The Gerber company says “Babies are their business”.  But the big babies on the Morning News-Dave & Lance- say “words are our business” which is why we are always interested to see lists of words. 

So, what do the words  --Fiscal Cliff,  Amazing, Viral, Shovel-Ready and Perfect Storm-- have in common? They are all words that made past lists of words that should be banned according to the word police at Lake Superior State University

The guardians of the English language annually take on the role of word police by collecting a list of words and phrases that we have used so much they have become annoying.  Their solution? Ban them! Here are 10 of the banned words and phrases on the 2014 list that were winnowed down from hundreds of entries.  Chances are you’ll still hear them on the Morning news with you know who.

A self-snapped picture need not have a name all its own beyond "photograph." It may only be a matter of time before photos of one's self and a friend will become "dualies."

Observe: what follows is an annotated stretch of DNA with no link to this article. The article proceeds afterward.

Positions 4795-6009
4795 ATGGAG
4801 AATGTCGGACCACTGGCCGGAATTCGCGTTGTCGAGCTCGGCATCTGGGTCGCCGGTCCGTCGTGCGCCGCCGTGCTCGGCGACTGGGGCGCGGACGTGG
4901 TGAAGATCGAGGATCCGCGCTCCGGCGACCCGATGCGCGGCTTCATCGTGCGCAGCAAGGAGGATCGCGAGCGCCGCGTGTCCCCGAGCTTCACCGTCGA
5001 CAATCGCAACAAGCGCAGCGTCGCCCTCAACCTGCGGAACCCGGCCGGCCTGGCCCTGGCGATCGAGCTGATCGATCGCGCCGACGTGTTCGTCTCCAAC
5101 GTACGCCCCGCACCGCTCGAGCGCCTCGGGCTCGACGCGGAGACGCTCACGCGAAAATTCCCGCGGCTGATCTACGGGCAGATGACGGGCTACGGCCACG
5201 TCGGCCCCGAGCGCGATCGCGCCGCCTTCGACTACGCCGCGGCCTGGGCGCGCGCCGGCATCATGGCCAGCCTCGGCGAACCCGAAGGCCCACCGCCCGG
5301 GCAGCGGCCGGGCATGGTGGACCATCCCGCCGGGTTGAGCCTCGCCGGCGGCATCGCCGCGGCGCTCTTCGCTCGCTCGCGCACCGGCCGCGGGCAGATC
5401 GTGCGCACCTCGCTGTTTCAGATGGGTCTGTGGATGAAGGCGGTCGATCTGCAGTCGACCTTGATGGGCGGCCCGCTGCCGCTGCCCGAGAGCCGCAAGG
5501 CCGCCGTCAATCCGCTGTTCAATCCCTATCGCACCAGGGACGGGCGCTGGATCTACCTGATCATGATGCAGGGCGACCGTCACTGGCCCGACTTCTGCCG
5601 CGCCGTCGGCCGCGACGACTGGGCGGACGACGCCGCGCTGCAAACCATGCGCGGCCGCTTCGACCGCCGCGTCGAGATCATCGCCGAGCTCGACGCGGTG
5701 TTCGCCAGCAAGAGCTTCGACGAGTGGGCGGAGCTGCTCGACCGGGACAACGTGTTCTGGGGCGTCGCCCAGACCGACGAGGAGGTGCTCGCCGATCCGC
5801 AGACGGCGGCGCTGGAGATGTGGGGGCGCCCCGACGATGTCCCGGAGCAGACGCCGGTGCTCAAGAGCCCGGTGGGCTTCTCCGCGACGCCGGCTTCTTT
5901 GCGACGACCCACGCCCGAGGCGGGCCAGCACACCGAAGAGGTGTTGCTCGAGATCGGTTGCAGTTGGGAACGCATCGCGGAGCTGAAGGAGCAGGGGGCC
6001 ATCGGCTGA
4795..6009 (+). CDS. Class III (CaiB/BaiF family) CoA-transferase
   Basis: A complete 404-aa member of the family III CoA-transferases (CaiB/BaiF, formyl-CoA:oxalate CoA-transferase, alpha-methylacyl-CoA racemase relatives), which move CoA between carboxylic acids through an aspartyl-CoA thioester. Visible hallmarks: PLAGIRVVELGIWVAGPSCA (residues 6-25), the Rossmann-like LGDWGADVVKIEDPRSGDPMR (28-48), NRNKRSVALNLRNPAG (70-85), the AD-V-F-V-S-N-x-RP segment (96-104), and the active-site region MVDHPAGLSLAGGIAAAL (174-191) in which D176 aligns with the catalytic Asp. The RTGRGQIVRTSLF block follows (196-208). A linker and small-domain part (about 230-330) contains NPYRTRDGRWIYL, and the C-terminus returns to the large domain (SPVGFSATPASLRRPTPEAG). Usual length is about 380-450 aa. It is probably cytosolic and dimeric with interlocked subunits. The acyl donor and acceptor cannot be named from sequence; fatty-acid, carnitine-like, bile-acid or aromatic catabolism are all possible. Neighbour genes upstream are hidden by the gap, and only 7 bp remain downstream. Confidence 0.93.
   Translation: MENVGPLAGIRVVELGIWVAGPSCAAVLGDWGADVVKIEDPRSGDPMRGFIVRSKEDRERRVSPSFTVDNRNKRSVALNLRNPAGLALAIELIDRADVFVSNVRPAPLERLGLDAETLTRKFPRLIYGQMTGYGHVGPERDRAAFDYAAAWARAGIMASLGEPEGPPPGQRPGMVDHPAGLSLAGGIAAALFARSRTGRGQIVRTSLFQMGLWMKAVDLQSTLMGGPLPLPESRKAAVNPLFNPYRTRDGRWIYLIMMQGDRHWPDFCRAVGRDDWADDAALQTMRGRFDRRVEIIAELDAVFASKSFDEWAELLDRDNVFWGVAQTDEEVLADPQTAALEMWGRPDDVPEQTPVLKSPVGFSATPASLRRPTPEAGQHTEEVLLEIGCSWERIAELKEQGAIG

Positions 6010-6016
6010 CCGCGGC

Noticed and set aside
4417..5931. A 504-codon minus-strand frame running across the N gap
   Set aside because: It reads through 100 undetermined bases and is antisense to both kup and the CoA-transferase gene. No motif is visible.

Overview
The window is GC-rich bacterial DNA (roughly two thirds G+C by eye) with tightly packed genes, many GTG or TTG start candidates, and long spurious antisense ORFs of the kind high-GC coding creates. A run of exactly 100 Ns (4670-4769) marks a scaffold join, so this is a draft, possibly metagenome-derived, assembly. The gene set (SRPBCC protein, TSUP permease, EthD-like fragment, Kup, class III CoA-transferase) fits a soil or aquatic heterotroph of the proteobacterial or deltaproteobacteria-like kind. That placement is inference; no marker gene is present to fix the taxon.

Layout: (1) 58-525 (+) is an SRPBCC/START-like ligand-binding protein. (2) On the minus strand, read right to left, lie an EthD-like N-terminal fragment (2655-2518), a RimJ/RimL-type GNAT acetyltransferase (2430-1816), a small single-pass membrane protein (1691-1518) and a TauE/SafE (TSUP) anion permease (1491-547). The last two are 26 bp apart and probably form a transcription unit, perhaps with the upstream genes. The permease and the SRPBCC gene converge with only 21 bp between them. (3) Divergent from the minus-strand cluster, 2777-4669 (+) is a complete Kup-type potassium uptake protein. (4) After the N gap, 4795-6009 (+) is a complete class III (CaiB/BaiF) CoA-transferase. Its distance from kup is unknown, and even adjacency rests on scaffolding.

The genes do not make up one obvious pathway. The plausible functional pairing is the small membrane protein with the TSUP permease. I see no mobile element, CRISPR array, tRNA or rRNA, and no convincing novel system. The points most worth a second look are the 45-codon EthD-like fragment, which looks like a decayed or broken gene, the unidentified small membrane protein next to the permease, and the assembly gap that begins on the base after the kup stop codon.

Let's just keep with "shake yer booty"--no need to "twerk" it! Time to dance this one off the stage.

Used when talking about Twitter, but everyone seems to add it to everyday vocabulary. #annoying #stopthat #hashtag #hashtag #hashtag

There cannot possibly be any oxygen there.

Mister Mom
This phrase, which comes from the 1983 Michael Keaton movie, "Mr. Mom," should only be used when discussing the film and not men in the real world. It is an insult to the millions of dads who are the primary caregivers for their children. Would we tolerate calling working women Mrs. Dad?

This common way of describing an automobile collision--as in, one car crashes into another car perpendicularly--has now made it from conversation into news reports. Are we making verbs out of a cut of beef?

Anything ---ageddon and ---pocalypse
Many in advertising and news took the words "Armageddon" and "Apocalypse" and then shortened them into worn-out suffixes. Examples: Budgetageddon, Snowpocalypse

Intellectually Bankrupt/Morally Bankrupt
Used by members of each political party when describing members of the other.

Fan base
Why use one word when apparently two are twice as better?